In an unlikely union of two of the most loathed subcultures in America, Rolling Stone reports on an afterhours networking group called Dead aHead, in which Wall Street Deadheads come together and unite in their mutual love for the Grateful Dead and...money, I guess.
Hinged on one night at an Irish bar in the Financial District, it’s a terrific story but a terrifying discovery (particularly if you have recently seen The Big Short), this idea of trader hippies uniting as one to listen to a Dead cover band—The Deadbeats—jam out the literal jams. The group, which boasts 350 members, was started in 2012 by investor/Deadhead Deborah Solomon. Membership is $85—that’s the Wall Street speaking, most certainly not the Deadhead—and the piece includes all manner of truly chilling details, including the fact that attendees receive a book with an illustration of “a bear and a skeleton, two iconic Grateful Dead symbols, riding the Wall Street Charging Bull, who sports a peace-symbol earring while carrying a rose in his mouth.”
Like the idea of that unholy mash-up, the group seems truly a collision between the hippie, even socialist ideals of Dead fandom, and the confusing corporate jargon of Wall Street—two things that shouldn’t necessarily make sense together one bit, but totally do in the context of slick quotes such as this one:
“People that work on Wall Street understand relationship management quite well, and anybody that understands the band and communities around live music knows it’s the same exact overtone — the ability to connect and build relationships where you can provide value to people from a sincere place,” said Jesse Guglielmo, a Dead aHead family member and vice president of business development for Modern Guild, an online career-readiness platform. “The wrong people don’t understand that; they’re looking to take advantage of the situation for themselves, and I think Deb has done an incredible job hand-curating a group of professionals that are only interested in finding ways to connect and provide value for each other.”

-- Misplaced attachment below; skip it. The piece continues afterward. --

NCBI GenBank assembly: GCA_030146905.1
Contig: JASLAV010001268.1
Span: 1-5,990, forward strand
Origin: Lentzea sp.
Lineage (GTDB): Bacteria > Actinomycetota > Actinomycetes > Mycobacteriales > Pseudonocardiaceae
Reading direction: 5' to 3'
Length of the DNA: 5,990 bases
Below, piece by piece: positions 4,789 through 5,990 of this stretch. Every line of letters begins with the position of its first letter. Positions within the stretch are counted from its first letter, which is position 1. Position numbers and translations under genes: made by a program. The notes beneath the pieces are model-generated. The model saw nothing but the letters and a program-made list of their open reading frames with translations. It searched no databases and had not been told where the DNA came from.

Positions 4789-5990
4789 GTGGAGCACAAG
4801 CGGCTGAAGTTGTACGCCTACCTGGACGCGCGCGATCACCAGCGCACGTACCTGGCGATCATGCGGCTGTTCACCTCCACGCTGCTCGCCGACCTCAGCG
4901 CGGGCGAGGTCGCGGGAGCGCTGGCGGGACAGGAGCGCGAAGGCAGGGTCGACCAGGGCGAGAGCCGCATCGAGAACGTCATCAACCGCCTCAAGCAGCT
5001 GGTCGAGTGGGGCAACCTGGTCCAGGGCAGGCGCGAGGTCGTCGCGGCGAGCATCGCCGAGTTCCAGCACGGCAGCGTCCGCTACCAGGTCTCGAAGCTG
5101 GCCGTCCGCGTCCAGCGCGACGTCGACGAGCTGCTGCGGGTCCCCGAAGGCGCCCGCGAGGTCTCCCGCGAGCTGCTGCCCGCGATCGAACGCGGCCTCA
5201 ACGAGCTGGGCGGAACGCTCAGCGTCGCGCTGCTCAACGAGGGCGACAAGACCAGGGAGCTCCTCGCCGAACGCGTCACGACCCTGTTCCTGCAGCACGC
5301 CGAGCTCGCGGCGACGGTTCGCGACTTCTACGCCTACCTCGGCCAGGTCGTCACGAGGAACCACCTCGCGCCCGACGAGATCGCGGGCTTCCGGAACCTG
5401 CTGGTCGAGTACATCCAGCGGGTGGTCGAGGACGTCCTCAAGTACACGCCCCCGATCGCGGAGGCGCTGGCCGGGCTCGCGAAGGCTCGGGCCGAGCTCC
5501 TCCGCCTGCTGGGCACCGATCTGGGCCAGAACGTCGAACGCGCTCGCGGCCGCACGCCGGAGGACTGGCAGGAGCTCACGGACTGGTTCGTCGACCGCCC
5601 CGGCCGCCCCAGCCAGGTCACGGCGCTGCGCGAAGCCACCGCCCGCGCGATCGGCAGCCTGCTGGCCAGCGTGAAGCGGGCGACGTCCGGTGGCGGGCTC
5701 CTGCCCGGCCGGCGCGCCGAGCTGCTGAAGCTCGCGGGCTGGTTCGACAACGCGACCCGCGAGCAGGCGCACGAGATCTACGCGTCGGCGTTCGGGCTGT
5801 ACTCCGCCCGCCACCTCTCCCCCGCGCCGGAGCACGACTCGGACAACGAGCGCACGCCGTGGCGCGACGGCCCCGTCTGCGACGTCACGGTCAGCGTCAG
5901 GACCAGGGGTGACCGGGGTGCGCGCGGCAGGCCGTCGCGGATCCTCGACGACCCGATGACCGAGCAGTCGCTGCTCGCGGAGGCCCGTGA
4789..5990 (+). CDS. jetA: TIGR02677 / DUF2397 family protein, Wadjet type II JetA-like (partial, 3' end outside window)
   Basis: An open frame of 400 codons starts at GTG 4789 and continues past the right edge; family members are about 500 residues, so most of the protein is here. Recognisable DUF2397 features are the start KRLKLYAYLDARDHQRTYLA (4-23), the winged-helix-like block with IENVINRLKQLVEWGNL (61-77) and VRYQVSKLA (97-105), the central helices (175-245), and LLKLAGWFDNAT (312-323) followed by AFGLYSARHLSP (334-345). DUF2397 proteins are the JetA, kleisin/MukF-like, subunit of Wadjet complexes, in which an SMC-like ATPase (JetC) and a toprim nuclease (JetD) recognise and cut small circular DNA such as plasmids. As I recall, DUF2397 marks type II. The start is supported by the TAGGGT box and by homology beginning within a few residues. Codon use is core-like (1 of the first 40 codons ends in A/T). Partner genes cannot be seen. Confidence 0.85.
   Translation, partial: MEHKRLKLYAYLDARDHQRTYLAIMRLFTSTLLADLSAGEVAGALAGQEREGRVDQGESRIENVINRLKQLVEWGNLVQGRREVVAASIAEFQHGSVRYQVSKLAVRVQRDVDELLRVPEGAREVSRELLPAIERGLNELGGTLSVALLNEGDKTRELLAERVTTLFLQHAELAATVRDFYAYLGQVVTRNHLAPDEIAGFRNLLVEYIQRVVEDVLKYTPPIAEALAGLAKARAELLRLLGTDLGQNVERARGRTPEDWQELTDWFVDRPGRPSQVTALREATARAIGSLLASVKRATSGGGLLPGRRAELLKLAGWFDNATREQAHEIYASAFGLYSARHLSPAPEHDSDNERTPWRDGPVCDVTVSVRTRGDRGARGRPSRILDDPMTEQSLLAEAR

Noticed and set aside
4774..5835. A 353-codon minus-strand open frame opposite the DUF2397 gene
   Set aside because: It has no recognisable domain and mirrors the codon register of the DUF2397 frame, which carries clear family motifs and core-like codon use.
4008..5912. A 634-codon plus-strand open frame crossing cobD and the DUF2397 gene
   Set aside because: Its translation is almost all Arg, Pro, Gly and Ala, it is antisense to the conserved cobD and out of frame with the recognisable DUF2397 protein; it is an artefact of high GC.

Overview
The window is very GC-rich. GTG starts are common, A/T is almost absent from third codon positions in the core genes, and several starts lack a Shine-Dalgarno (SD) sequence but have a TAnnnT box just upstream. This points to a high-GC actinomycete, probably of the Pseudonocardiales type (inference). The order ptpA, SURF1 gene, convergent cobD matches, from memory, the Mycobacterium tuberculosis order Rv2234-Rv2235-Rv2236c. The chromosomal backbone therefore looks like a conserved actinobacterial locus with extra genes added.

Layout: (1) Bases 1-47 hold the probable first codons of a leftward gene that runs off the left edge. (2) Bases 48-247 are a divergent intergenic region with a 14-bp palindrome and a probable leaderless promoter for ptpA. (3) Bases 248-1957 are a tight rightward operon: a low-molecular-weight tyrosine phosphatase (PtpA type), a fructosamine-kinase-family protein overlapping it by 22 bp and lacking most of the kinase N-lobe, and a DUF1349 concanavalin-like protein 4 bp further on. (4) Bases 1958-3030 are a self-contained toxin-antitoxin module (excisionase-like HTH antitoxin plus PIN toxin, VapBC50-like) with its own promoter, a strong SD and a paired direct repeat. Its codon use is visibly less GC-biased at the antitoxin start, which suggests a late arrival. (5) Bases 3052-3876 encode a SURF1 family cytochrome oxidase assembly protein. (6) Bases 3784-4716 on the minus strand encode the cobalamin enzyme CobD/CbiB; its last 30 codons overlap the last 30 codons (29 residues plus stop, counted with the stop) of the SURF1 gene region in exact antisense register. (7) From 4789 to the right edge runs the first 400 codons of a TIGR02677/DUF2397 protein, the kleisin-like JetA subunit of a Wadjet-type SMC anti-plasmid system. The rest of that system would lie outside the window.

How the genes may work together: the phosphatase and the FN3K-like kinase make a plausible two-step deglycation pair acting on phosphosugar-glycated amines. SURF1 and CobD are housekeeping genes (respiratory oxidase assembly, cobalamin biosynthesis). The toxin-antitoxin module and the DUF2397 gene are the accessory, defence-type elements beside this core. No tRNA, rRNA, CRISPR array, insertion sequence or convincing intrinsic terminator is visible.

Given Grateful Dead fans’s politically progressive nature in general—such as basing an entire parking-lot economy on the barter system—one naturally wonders how non-Wall Street Deadheads feel about Dead aHead. Solomon says it’s all love: “We’re all doing this together. We’re really being accepted in the Wall Street community, and we’re also being accepted in the Grateful Dead community. It’s all coming together in that respect.” Nothing says organic community like a “hand-curated” group of finance professionals, I guess!
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Grateful Dead’s Fare Thee Well show, July 2015, Chicago, via AP.